Call Laura today to get more
information on listing your home for a short sale or to
buy a short sale through the short sale process.
What Is the Definition of a Short Sale in
A short sale is a real estate transaction in which
the sales price offered by a potential Buyer is
insufficient to pay the loan(s) owed on a property in
addition to the costs of sale and the seller is unable
to pay the difference. Simply put, a Seller owes more on
the home than the house is worth at the present market
A potential Buyer can submit an offer to a Seller on
the home for thousands less than what is currently owed,
and through the process of a
Real Estate transaction,
the bank reviews the offer and makes a determination if
it will accept the offer and absorb the loss of the
For example, if your home is worth $200,000 in the
current market but you have a loan or loans of $250,000
then a short sale is a consideration.
A short sale occurs when the sale price on a
piece of real estate is insufficient to pay off the
debts on the property. The primary reason for a
short sale is a drop in property values. When the
property owner is upside down in the real estate
loan, owing more than the current market value of
the property, a short sale is one way to liquidate.
Sellers view short sales as an alternative to
foreclosure. The federal government encourages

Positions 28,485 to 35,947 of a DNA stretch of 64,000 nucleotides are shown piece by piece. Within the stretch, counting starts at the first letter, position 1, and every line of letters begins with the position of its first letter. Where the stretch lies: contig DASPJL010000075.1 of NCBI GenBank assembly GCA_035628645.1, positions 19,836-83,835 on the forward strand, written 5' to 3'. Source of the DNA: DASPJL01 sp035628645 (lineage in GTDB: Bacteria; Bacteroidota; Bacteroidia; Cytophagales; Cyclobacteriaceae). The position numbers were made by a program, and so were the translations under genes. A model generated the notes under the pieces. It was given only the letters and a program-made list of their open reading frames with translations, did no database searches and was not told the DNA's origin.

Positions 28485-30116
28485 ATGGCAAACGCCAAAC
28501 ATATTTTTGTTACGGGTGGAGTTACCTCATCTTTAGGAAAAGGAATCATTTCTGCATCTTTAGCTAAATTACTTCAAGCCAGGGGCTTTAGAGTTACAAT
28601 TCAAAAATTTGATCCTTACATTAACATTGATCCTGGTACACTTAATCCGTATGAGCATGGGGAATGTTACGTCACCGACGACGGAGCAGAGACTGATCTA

lenders to consider short sales, as they are less
detrimental to neighborhoods, compared to
foreclosure. For the lender, the short sale is often
less expensive than a foreclosure.
Before considering a short sale in
Arizona, the seller should read the "Short
Sale Seller Advisory", which is available as
a downloadable PDF file on the Arizona
Association of Realtor's website. The
advisory lists warnings, alternatives and
procedures for a short sale in Arizona. It
urges the seller to consult the advice of an
attorney, explains how to avoid predatory
scams, and recommends seeking the assistance
of an experience
real estate licensee.
Before listing a short sale, the seller
contacts her lender to obtain permission.
Before granting permission to consider a
short sale, the lender typically requires
the seller determine the current market
value of the property. A lender may consider
agreeing when property values have dropped
below the outstanding balance of the loan,
and the seller can no longer make payments.
Once a seller accepts a
buyer's offer, it
goes to the lender who accepts, rejects or
counters the offer.
When agreeing to a short sale in Arizona,
the lender might just be agreeing to release
the lien on the property, yet still hold the
seller financially responsible for the
deference between the final sale price and
the loan balance. The "Short Sale Seller
Advisory" urges sellers in Arizona to
consult with an attorney when negotiating
with a lender on a short sale. Should the
lender agree to forgive the unpaid balance
of the debt, get the commitment in writing.
Call Laura today to get
more information on listing your home for a short sale
or to buy a home through the short sale process.
5225 N. Central Ave. #104
Phoenix, AZ 85012